What Is Sigmund Freud, The Father Of Modern Psychology?

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Sigmund Freud, the father of modern psychology, shaped the course of medicine in many ways such as the treatment of psychopathology and others feats in the neurological field. In Sigmund Freud a short biography, by Giovanni Castigan, you get to see Freud in a third person perspective. Throughout the book you see Sigmund Freud grow up and reminisce on his earlier persona. You get to see a poor, jewish boy turn into a ambitious, mature, decisive man that shaped the course of modern psychology.

Even as a young child, Freud showed traces of ambition. When Sigmund Freud was only teenager he knew “Greek, Czech, German, Spanish, English, French, Italian and Hebrew” (13). Many people struggle to learn more than one language, making his feat
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His views on the world were very reminiscent and realistic and this caused a very mature perspective in the eyes of Freud. This can be seen in his later writings of the psychoanalytic mind. Sigmund Freud was born in the era of war; Freud was part of World War I and he experienced the hatred of anti-semitism during World War II; “”It was only to my Jewish nature,” wrote Freud in old age, “that I owed the two qualities that have become necessary to me throughout my difficult life. Because I was a Jew I found myself free of many prejudices which restrict others the use of intellect.”” (19). This is a very complicated concept; however, Freud was right. With this idea and way of thinking expanded his horizons to learn more about himself and the psychoanalytical brain. At this time, anti-semitism was at an all time high. This clouded many people's point of view, and by clearing the way of prejudice Freud saw the world as it truly was. Concerning the ideology of religion, Sigmund Freud later on wrote on his book “The Future of an Illusion”;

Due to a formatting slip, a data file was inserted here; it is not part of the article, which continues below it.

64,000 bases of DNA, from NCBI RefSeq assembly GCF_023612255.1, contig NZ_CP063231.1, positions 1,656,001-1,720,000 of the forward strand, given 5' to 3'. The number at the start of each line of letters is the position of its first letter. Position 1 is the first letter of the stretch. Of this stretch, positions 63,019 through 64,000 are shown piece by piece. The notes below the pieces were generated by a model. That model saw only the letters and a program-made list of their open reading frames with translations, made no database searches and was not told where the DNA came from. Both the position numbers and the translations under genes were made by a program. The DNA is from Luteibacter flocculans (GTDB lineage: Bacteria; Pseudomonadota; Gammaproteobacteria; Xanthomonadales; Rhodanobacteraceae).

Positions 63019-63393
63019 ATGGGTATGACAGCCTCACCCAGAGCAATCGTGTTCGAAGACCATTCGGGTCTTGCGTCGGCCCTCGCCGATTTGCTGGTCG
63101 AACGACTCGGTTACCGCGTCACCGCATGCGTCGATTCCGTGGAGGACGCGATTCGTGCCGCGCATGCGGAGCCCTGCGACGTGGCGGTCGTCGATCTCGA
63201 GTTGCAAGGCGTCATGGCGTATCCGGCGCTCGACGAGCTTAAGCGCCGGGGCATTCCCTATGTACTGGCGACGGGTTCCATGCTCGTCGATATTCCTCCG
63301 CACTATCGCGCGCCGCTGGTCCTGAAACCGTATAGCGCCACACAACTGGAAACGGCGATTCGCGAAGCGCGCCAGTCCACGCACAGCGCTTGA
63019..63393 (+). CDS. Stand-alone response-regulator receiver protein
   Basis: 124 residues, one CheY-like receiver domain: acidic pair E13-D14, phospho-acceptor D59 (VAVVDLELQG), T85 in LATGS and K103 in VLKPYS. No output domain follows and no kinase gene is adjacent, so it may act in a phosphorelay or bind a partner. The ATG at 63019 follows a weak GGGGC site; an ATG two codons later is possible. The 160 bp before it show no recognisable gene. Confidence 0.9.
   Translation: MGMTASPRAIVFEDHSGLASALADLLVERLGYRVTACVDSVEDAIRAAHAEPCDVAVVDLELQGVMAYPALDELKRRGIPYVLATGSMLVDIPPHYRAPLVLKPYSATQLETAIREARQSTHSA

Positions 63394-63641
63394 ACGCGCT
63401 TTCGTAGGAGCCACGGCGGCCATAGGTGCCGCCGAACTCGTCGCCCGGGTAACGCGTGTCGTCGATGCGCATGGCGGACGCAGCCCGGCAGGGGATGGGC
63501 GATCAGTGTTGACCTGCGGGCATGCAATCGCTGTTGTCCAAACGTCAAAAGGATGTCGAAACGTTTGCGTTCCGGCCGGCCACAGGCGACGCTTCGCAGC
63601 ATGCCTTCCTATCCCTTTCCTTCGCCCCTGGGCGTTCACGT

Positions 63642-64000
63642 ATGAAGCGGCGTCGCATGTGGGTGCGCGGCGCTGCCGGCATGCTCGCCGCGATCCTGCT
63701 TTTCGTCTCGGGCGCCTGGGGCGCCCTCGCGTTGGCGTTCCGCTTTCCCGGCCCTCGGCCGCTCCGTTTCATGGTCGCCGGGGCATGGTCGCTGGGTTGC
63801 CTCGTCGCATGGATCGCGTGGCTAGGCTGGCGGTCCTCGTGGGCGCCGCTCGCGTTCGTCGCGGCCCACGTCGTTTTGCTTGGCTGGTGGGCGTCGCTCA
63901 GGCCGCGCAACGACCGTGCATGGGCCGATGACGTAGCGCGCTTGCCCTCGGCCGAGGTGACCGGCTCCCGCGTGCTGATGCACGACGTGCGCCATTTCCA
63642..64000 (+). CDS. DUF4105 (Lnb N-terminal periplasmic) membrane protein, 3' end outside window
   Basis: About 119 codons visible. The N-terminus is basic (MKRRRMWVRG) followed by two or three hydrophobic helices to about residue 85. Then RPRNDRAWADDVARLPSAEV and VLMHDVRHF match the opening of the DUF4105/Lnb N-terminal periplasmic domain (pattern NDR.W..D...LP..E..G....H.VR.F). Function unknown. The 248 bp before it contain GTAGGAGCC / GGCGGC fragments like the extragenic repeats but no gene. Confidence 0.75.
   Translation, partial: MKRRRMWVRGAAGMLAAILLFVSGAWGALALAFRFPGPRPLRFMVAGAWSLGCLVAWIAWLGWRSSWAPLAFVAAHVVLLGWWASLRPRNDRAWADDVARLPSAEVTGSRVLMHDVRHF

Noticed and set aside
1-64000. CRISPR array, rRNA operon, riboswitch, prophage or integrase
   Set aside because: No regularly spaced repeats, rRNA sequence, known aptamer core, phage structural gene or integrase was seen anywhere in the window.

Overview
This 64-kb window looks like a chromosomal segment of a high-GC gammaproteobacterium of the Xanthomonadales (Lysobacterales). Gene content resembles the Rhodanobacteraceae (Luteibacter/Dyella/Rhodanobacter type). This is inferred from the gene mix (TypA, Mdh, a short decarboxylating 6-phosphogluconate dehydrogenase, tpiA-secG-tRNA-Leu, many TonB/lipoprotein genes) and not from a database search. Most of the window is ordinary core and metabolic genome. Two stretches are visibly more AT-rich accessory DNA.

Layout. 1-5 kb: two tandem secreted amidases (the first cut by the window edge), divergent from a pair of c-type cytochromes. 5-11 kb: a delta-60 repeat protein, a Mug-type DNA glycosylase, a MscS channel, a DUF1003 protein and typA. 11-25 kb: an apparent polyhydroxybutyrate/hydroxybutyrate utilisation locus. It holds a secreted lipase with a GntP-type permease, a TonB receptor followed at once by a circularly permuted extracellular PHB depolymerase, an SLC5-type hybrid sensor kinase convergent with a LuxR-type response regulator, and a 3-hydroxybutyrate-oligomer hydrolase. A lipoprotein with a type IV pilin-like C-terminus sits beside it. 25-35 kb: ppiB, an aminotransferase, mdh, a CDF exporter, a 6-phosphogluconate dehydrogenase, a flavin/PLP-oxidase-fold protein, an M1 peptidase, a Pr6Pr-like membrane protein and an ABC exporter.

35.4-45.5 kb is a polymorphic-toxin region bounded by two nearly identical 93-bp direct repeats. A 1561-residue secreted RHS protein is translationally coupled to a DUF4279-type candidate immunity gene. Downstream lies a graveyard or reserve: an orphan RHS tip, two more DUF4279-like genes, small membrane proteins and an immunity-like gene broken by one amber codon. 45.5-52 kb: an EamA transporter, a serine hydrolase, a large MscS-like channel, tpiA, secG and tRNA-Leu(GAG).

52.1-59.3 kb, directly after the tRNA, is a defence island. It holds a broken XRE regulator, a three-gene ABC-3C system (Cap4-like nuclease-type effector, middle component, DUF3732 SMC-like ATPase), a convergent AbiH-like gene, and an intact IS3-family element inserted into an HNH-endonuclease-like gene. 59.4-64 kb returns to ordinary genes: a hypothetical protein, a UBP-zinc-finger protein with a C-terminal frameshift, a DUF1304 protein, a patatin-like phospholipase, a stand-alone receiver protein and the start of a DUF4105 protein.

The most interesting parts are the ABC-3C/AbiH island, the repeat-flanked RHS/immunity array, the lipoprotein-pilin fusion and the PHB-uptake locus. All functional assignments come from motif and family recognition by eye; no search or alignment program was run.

Our knowledge of the historical worth of certain religious doctrines increases our respect for them but does not invalidate our proposal that they should cease to be put forward as the reasons for the precepts of civilization. On the contrary! Those historical residues have helped us to view religious teachings, as it were, as neurotic relics, and we may now argue that the time has probably come, as
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This significant talent shaped him in the way he was, a wise and cultured man. Freud was in a hard place, he was working as a medic for his old professor. However, Freud thought, “He prided himself upon having renounced ambition; yet in his dreams he was forced to recognize that a professorship seemed often to be the thought of his unconscious desire.” Freud knew what he wanted, and again “having renounced ambition” he went for it. This decision was later to change his life, and turning his life to the psychoanalytical field. Freud recognized his true calling. He did this easily and this course of actions he took turned his career a whole three hundred sixty degrees. Once he went to work for Jean Martin Charcot, a neurologist whom at the time was praised for his work. Freud knew how working for Charcot, could be catalytic it would be; “He was later to recall the experience of this stay as a stimulant in turning him toward the practice of medical psychopathology and away from a less financially promising career in neurology research.” (26). He knew the benefits of his actions, with this amazing talent he shaped himself into a renaissance man. This went on all through his life, knowing what to do definitely shaped him into a man who achieved many great things, impressive in itself. The talent of decisiveness is often rare and very valuable as he always knew what he wanted and what was best for

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